Course 4, Week 2: Making Judgements and Ensuring Quality

The second is an extension on week 1, but slightly harder to place into my current practice. In situations like this, I continue to check-in with FutureLearn regularly to gather perspectives, opinions and current practice of peers in academic teaching. I use this to help inform future teaching. 

The second week begins with this statement:

Now, I have issues with this belief. The view that the teacher or academic practice should never be questioned is absurd. Each person has their own belief systems, their own mindset and way of thinking, analysing and criticising. Once reaching teacher or academic status, this does not change and the individual does not becoming all-knowing, with all statements purely factual. But, this is very much the stance taken in education. What the assessor marks is often seen as final, as otherwise this would question the assessors abilities. I discussed issues with subjectivity further on the FutureLearn platform. 

Moderation, Calibration and Standardisation

To my relief, the issue of interpretation in assessing is one of the concerns presented in our online learning.

Several methods are provided for overcoming disparity in practice, the first is moderation. FutureLearn defines the difference between pre- and post- moderation clearly: 

Calibration is next introduced. This is a process of peer-review, similar to social moderation; it involves meeting with colleagues on a course to discuss and negotiate small samples of work. The aim is to ensure the team marking are consistent in their interpretation of what does/does not deserve merit. This was a standard practice in 11-19 teaching, especially in assessing coursework or mock assessments. It was a great CPD oppurtunity as well, working with colleagues on a shared subject to improve assessment and marking knowledge.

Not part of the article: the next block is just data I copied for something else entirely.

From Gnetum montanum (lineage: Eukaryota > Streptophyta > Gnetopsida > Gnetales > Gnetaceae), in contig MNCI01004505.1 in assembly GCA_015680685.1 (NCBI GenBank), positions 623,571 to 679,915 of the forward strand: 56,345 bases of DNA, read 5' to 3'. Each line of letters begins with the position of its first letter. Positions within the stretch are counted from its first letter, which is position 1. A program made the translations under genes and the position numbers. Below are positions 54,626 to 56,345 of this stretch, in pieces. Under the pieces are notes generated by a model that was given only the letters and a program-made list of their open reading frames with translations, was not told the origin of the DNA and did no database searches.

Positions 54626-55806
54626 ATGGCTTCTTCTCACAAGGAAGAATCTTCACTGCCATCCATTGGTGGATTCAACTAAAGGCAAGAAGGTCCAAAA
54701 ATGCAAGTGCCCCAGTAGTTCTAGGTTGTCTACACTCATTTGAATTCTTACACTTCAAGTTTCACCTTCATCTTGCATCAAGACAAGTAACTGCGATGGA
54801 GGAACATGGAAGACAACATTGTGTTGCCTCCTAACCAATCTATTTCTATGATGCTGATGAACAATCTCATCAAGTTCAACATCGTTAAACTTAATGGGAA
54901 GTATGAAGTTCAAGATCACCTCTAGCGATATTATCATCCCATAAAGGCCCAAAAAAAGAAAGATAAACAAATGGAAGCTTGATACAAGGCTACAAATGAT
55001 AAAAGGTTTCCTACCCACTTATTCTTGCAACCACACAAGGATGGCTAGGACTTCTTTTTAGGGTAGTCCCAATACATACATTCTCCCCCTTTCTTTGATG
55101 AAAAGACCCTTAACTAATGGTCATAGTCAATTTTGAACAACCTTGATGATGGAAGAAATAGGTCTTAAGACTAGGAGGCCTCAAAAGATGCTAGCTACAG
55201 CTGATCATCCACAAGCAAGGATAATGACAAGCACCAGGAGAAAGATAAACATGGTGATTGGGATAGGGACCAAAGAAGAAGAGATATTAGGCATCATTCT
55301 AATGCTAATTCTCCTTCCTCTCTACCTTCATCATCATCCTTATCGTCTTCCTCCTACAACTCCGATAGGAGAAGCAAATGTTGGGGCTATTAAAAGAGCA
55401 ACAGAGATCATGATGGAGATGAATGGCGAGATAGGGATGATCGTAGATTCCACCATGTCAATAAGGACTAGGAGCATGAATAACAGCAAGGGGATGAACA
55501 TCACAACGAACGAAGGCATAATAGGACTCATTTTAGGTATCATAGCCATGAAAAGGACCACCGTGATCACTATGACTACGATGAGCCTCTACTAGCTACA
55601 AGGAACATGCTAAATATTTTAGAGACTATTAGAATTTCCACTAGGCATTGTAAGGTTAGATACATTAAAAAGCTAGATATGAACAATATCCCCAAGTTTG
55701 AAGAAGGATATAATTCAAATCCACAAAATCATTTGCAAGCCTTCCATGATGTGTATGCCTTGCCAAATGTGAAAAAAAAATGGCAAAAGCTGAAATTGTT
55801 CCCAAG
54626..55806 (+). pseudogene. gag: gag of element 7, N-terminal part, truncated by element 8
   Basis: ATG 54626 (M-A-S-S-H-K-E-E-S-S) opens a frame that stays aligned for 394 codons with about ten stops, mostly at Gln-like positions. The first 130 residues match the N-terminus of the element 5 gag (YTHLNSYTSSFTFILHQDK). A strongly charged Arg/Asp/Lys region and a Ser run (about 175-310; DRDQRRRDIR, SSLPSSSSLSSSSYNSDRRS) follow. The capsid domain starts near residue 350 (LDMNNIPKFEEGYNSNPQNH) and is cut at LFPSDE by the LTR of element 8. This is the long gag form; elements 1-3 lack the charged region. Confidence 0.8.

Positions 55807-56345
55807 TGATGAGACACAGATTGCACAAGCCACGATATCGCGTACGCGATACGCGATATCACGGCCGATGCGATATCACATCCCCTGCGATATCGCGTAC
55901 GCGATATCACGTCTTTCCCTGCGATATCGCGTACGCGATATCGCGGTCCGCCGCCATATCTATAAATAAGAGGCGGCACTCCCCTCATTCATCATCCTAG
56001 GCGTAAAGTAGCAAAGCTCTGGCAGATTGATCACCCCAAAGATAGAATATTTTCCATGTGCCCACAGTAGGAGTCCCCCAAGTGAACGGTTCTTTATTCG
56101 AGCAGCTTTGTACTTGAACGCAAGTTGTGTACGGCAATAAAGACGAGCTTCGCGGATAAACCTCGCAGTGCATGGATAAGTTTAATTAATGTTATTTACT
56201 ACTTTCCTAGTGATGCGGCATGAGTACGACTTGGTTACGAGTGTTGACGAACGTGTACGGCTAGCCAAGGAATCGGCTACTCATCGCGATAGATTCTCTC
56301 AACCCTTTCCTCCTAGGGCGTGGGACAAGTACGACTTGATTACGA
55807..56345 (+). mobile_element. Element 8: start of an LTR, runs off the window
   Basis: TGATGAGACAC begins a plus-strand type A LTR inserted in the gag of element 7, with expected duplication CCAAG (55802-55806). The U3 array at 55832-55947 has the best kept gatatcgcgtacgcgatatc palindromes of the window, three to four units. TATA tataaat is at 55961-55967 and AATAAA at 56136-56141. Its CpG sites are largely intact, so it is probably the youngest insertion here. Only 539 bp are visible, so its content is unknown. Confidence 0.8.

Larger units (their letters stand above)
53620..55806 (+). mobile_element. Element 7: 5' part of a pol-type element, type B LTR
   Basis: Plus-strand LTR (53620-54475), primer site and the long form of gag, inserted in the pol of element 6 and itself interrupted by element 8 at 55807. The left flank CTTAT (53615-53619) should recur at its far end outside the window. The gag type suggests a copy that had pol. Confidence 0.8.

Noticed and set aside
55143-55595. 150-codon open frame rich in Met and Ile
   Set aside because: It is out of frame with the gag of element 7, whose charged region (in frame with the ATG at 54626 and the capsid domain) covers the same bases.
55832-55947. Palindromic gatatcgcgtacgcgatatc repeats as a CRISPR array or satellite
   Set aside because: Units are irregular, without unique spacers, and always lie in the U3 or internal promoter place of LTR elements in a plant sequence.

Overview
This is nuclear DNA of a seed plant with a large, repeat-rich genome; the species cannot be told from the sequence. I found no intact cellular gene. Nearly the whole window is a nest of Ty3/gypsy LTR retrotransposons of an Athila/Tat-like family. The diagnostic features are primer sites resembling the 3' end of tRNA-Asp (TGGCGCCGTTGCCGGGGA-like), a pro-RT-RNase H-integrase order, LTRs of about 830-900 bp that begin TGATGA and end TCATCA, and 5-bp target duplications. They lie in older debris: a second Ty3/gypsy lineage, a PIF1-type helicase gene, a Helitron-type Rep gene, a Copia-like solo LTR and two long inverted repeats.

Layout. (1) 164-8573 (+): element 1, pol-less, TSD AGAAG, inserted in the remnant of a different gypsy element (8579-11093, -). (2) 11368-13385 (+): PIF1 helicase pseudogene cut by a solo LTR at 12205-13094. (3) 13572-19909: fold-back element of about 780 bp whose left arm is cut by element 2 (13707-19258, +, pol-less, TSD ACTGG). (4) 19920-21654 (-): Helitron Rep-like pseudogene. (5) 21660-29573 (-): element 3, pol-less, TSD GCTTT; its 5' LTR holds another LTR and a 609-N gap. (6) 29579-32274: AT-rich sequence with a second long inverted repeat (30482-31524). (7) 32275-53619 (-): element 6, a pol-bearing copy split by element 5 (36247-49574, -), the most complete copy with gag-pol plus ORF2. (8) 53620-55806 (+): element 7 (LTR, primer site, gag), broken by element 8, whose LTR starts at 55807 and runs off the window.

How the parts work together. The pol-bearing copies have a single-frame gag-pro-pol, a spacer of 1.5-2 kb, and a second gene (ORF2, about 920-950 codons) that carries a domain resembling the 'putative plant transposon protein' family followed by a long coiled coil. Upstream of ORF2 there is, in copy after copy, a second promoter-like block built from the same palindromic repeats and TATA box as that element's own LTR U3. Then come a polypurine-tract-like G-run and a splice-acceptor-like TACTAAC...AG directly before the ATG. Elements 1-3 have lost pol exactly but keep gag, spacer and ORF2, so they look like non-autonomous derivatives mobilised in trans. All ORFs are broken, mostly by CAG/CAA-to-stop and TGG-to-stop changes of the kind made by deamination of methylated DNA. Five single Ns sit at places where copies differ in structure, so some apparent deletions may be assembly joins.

On FutureLearn, a fanastic document was further available for more information on calibration, which further improved my understanding of the practice in HE compared to FE and my comment on the section.  The document can be found here: 

The CU method falls closely in line with the multi-level model of consensus moderation, which provides reassurance to all stakeholders that multiple practices have been used to reach a final professional judgement. FutureLearn provided the multi-level model example for CU here:

Quality Assurance and Enhancement:Key places this will take are presented in the screenshot from the FutureLearn video here: 

Peer Review Assessment

To bring the course and the module to a close, students of the M08 FutureLearn module were asked to complete a Peer Assessment Activity. We were each required to share our plans for resigning our assessment and feedback practices, to gain peer feedback to be used for the final reflection assignment. 

The full peer review criteria can be accessed here: 

Due to the limitations of FutureLearn, I presented my assignment using this Coventry.Domains platform, which can be viewed here using the access password: 

My peer assessor was provided the link and the password to access the submission. 

As an early submission, I was lucky to be in a situation to receive feedback from multiple peers, as you can see below. 

From this feedback, I am confident that my redesign is aligned with the intended outcomes of the Personal Tutoring service. I am happy with actions taken so far so make our assessment-feedback processes more inclusive, authentic and innovative, as the comments given support. This feedback will reinforce my continued plans for progression, as I hope to discuss in the final assignment.

I  had also actively engaged in the peer-review activity, providing feedback on an Engineering module, which was deemed useful. n 

End of course reflection

These last two course weeks have been harder to apply to my own practice, but extremely insightful. This week, I have found the calibration exercises to be the most interesting, as I can clearly see how these can be applied to practice. I was also interested to see how moderation took place at CU and found the application on the Multi-level model of consensus moderation useful to my understanding of the Coventry Group’s processes. If an opportunity became available, I would like to see how the model is specifically applied at Coventry University London. 

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